Published online by Cambridge University Press: 05 June 2015
Anyone attempting to comment on the fate of religion and the religious in the face of the rise of the modern world immediately finds himself confronted with a term used by countless authors as a skeleton key to all the rooms in the shared house of modern Euro-American humanity: secularization. What was initially no more than a legal term referring to the more or less violent acquisition of church property by the organs of the modern nation state following the French Revolution developed over the course of the nineteenth century into one that seemed to address the overall trend characteristic of the competition between church and state – a positive one in the eyes of progressives and laicists, a negative one in the opinion of Catholic modernism. In Catholic milieux, secularization was referred to like an epochal crime committed by a narcissistic and humanistic modern world rebelling against its God-given origins. For progressives, the notion of secularization entailed the promise that humanity could break away from its unworthy, religiously dictated history through work and self-determination.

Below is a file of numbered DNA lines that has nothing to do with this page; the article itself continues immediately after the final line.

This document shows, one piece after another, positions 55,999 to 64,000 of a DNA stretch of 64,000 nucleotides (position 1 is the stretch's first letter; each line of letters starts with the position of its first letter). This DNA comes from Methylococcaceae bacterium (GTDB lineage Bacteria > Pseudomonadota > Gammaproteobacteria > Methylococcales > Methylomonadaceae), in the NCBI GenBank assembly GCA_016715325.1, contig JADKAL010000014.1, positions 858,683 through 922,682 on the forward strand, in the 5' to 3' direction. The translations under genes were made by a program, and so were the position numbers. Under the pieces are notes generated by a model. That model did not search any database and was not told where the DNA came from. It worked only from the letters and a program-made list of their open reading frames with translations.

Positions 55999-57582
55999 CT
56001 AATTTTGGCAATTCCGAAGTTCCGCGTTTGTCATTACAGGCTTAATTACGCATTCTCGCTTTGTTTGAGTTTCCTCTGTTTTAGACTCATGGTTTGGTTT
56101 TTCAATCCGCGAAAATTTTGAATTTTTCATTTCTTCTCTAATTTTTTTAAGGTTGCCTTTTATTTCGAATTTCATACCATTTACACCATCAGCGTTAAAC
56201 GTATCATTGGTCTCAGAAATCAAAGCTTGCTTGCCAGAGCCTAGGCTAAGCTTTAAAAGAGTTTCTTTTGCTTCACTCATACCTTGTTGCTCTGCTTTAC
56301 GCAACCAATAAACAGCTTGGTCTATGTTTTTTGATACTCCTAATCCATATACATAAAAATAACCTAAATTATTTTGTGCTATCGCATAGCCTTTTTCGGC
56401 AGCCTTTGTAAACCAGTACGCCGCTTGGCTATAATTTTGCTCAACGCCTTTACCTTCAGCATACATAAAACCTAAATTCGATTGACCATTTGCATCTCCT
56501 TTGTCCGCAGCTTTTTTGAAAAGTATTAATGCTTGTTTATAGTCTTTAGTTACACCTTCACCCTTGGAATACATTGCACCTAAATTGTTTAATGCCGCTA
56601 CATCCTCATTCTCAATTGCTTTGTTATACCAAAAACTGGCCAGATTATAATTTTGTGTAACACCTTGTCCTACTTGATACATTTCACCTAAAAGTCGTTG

So begins Peter Sloterdijk's ‘Note on the Changing Form of the Religious in the Modern World’. Here the author does not distinguish between two meanings that are usually kept apart in German: the concrete use of church property by secular authorities – Säkularisation – and the spiritual process ‘which, over the course of modern European history, has endowed individuals with ever greater autonomy over their own lives and with respect to church and religious systems of order’ – Säkularisierung, as the entry on secularization in the German encyclopedia Brockhaus (vol. 19, 1992) puts it.